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Atlanta Jazz Festival 2018

Mark Sullivan By

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Guitarist Russell Malone is well known for his time as sideman with organist Jimmy Smith, singer/pianist Harry Connick, Jr., and (perhaps most visibly) with singer/pianist Diana Krall. But he has made many albums as leader as well, and the Russell Malone Quartet sounded like a well-oiled machine. Pianist Mulgrew Miller's soul jazz tune "Soul-Leo" opened the set, followed by the fast bebop of pianist Cedar Walton's "The Rubber Band." Exciting solos all around on this one. Malone played a beautiful unaccompanied introduction to a song made famous by Glen Campbell, songwriter Jimmy Webb's "By the Time I Get to Phoenix," which slowed things down to ballad tempo. Next they played an original from Malone's most recent album Time For The Dancers (HighNote Records, 2017). "Ballad of Hank Crawford" is dedicated to the late saxophonist. "For the Love of You" took things in a more contemporary direction for a cover of an Isley Brothers hit. "Your Zowie Face" is a Jerry Goldsmith song from the soundtrack of the movie In Like Flint (which Malone remembers seeing as a kid, "probably much too young"). It's in 6/8 time, and the piano solo included a clever quote from the Burt Bacharach/Hal David song "Wives and Lovers." Malone played another unaccompanied arrangement, this time the Jackson Five hit "I'll Be There." Far more than just another populist selection, it was also a technical tour-de-force, including counterpoint and harp harmonics. It's nice to be in the hands of a master: there is clearly little about playing the guitar that Malone has not mastered. After a version of "Alfie" (another movie theme, and another credit to songwriters Burt Bacharach and Hal David) the leader introduced the band. Pianist Miki Yamanaka (who was playing her second show with the band, which was not audible—she fit like a glove); double bassist Luke Sellick, and drummer Anwar Marshall (who is from Philadelphia—Malone commented that he's never played with a Philadelphia drummer he didn't like). The set ended with trumpeter Freddie Hubbard's "Sweet Sue," but Malone immediately began a funky, overdriven blues as a brief encore.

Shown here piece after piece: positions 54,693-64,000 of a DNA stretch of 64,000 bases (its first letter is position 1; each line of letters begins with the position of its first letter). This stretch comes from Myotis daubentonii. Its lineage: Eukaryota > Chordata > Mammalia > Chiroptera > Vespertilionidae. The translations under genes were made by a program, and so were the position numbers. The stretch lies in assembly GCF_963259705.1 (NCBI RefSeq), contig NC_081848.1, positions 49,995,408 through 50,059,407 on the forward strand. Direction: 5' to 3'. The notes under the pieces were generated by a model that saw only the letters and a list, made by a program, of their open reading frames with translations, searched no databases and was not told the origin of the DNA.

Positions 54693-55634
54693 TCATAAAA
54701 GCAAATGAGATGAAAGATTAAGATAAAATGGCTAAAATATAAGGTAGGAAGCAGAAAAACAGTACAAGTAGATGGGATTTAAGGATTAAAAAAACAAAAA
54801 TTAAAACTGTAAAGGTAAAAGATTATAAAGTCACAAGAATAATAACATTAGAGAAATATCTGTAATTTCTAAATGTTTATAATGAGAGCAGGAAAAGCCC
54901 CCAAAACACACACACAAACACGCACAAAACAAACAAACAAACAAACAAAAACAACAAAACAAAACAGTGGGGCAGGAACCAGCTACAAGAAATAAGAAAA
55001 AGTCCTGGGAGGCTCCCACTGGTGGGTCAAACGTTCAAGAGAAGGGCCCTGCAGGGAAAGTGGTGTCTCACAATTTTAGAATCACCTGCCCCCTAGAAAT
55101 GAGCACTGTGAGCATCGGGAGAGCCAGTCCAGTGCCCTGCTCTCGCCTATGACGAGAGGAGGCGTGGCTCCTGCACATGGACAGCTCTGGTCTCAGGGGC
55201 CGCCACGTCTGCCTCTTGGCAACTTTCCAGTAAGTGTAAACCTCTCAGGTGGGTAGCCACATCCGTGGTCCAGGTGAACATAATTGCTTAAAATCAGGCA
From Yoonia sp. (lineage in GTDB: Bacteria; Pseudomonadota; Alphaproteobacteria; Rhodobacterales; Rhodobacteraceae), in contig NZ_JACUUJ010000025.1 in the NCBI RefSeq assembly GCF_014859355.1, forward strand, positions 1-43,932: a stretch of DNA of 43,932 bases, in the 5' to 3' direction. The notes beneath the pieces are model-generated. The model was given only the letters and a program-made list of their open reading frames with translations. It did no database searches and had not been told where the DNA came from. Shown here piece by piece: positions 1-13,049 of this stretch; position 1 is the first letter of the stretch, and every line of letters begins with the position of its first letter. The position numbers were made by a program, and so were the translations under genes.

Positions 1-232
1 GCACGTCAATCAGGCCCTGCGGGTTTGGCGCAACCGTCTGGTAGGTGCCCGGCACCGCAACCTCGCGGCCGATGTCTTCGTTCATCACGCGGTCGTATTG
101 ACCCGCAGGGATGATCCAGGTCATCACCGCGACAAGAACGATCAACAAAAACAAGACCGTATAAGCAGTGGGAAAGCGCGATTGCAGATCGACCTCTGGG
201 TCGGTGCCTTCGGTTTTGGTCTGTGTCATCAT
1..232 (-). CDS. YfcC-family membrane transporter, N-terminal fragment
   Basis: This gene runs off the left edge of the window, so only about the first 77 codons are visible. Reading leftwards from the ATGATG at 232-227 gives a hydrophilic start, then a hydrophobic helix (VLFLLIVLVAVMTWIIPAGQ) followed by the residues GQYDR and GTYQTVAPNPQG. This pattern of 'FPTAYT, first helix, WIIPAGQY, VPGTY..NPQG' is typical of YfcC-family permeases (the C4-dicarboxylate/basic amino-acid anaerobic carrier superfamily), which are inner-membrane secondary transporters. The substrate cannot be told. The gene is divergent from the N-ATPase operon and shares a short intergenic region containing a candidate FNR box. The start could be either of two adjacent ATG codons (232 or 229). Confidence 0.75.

M.F. Production's Latin Jazz All Stars were true to their name, delivering a blistering set of Latin jazz. Flutist Nestor Torres was frequently the center of attention. He announced the opening tune as "Cafe Mario," then moved on to a classic Herbie Mann tune. Trombonist Jimmy Bosch was featured on his tune "Otro Opportunidad," which also featured a section trading fours between trombone, trumpet (Danny Champagne, who was consistently impressive as a soloist) and flute. The pianist joined the conga with vocals and cowbell clave for "El Hombre." Then guest vocalist Claudia Acuna was introduced, first singing a Latin version of pianist/composer Thelonious Monk's "Well, You Needn't," followed by a traditional Spanish song. Percussionist Pete Escovedo (a member of the original Santana band, as well as father of Sheila E.) was featured on Ray Barretto's "La Cuna." The set closed with Almaria Cervantes' "El Marahe."

The Bad Plus took the stage with a bang, with double bassist Reid Anderson's "Big Eater." A fast moving piece full of big contrasts, it immediately demonstrated that while the band may look like a jazz piano trio, they function more like the "acoustic power trio" they have been described as. There were no rock/pop covers in the set, however, with much of it taken from Never Stop II (Legbreaker, 2018)—the first album recorded with pianist Orrin Evans, who replaced founding pianist Ethan Iverson. Evans' "Commitment" provided a contemplative contrast. After band introductions by Anderson they went on to play his "Hurricane Birds," followed by drummer Dave King's first contribution, "1983 Regional All-Star." Other Never Stop II selections included "Salvages," "Safe Passage," "Lean in the Archway," and "Trace" (by my count they played seven to eight of the ten tracks, since I wasn't sure of one stage announcement). They also played "Anthem for the Earnest," an earlier King composition. While I regret never seeing the original trio in action, I am very happy to have seen this set. It's a powerful, entertaining band—Evans seems to fit in like a long-lost family member. This is a band of equals, one with a rare collective vision. They clearly love playing together, and it's a joy to see and hear.

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